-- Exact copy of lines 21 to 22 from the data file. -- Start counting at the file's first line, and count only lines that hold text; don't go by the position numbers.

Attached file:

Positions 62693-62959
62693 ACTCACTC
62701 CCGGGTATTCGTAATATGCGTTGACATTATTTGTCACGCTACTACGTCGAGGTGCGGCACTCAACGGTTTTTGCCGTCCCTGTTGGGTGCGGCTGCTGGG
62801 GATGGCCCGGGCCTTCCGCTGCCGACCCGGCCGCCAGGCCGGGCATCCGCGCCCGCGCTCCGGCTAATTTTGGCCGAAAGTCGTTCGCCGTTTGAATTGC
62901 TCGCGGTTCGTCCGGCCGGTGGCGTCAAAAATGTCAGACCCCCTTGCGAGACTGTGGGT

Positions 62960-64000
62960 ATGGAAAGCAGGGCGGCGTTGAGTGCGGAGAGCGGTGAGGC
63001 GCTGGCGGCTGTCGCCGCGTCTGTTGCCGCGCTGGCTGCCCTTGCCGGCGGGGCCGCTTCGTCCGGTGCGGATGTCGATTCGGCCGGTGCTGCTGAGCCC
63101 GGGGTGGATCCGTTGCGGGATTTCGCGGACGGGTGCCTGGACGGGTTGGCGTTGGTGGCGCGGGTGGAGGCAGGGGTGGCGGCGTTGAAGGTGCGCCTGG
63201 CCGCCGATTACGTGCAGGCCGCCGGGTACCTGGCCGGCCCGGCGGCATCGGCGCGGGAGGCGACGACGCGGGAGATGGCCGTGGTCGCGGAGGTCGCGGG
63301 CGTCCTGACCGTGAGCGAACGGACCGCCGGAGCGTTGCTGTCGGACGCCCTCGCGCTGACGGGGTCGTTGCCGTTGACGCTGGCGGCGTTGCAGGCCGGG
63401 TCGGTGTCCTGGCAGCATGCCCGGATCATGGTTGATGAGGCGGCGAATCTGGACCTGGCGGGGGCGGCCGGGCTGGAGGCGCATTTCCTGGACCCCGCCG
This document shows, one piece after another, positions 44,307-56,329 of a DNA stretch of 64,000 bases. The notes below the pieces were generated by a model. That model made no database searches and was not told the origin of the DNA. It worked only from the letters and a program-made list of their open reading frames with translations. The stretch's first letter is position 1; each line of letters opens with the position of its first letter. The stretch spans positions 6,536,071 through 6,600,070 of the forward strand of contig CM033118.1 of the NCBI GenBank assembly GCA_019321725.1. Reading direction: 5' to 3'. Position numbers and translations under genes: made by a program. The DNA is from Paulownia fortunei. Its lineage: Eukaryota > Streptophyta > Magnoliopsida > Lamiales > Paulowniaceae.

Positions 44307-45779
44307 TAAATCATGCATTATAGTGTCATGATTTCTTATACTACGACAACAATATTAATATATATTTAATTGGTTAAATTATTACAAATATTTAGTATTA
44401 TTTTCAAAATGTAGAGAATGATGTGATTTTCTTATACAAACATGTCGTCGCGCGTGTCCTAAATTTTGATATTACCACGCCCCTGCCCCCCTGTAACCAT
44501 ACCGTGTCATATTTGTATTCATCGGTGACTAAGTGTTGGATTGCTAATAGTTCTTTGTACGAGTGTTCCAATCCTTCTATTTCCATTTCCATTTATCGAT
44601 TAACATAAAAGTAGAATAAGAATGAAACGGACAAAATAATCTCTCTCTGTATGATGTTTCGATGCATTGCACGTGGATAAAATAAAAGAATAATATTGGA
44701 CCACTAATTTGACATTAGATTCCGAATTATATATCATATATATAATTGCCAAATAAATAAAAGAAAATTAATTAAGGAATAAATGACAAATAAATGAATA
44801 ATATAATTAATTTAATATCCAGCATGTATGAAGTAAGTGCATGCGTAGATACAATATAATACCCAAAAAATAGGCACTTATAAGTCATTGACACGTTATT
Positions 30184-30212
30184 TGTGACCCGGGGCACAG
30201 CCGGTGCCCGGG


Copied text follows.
Positions 30184-30212
30184 TGTGACCCGGGGCACAG